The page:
Recently, I have become an owner of two hectares of land in protected natural area which I intend to plant with trees. I was inspired to this by a wonderful book that I read some ten years ago. Though, it is neither about dispute resolution, nor about mediation, it contains pearls of wisdom which make this book definitely worth to read. The Man Who Planted Trees1)The Man Who Planted Trees (in French L’homme qui plantait des arbres), written by Jean Giono). is an allegorical tale showing us that destruction and adversity can be defied by single-handed effort if persistent.

Its plot begins in the time short before the First World War. A narrator of the story is making a journey through the Provence region in Southeastern France. Climbing up mountains, he enters a treeless, desolate valley. The old and empty ruins are the only remaining evidence of former settlement. Step by step, the sad destiny of the valley is revealed. It was previously inhabited by the colony of charcoal burner who did not make it a pleasant neighbourhood:

The men took their wagonloads of charcoal to the town, then returned. The soundest characters broke under the perpetual grind. The women nursed their grievances. There was rivalry in everything, over the price of charcoal as over a pew in the church, over warring virtues as over warring vices as well as over the ceaseless combat between virtues and vice. And over all there was the wind, also ceaseless, to rasp upon the nerves. There were epidemics of suicide and frequent cases of insanity, usually homicidal.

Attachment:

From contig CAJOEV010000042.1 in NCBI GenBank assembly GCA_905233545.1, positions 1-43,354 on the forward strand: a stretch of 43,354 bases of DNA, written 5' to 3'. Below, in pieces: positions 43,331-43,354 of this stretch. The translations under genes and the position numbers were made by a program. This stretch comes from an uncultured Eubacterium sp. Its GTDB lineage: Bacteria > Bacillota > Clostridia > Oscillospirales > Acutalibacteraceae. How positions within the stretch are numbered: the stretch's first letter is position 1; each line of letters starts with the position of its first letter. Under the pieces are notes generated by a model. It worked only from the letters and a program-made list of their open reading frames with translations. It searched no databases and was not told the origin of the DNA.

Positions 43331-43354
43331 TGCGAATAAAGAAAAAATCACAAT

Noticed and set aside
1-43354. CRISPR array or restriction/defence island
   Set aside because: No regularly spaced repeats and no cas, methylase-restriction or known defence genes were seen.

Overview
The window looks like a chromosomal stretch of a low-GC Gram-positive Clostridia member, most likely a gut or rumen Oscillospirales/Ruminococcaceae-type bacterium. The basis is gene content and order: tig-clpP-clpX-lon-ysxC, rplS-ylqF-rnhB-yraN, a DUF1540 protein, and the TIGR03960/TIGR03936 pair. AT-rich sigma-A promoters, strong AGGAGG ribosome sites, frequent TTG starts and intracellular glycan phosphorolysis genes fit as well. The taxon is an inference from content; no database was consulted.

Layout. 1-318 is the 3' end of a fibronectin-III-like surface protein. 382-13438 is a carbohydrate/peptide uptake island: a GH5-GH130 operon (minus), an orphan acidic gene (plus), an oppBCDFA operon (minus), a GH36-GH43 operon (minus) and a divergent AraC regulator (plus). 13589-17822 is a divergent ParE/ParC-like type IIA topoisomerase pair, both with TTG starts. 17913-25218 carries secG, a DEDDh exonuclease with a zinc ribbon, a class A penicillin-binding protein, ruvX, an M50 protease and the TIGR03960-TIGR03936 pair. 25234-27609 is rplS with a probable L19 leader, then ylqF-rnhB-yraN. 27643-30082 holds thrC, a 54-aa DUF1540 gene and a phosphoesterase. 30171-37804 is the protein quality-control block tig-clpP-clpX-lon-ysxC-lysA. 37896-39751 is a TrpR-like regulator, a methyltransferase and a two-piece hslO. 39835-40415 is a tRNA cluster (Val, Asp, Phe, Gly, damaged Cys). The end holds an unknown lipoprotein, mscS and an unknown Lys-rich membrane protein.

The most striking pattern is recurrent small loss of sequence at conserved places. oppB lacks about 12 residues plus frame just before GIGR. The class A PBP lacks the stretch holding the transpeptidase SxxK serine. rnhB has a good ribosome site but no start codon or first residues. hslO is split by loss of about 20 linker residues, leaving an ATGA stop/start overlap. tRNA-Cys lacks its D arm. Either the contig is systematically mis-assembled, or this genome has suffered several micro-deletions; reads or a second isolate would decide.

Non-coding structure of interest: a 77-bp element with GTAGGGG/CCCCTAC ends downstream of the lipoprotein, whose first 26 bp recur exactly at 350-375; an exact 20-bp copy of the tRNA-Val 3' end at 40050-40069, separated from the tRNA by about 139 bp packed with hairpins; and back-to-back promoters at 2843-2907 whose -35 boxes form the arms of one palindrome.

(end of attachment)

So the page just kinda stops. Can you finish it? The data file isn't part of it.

Quickly, the narrator learns that the extensive exploitation of the countryside led to disaster when nearly all trees had been chopped down. Consequently, nothing stopped the wind from terrorising the residents and the villages were deserted for there had been no water in wells. The narrator is taken by surprise when he runs out of his water stocks and is threatened by drought.

He is, however, saved by a middle-aged shepherd, Elzéard Bouffier, who takes him to a renovated and cosy cottage where he is permitted to spend a couple of days in order to build up his energy. It comes up to light that the widowed shepherd has committed his life to restoration of the ruined landscape. He plants single-handedly the oak trees by collecting the acorns miles away, then selecting carefully the most strong and health ones, making holes in the ground by shepherd stick and finally by dropping the seeds into them.

I told him that in thirty years his ten thousand oaks would be magnificent. He answered quite simply that if God granted him life, in thirty years he would have planted so many more that these ten thousand would be like a drop of water in the ocean.

After having returned to the civilisation, the narrator is conscripted and fights in the First World War. Here, he witnesses all the warfare terrors: bombshells, poison gas, death… Being depressed after the armistice, he decides to return to the valley to seek peace. When climbing up, he is surprised by the grown up trees planted just before the war and by the new streams of water running down the hills.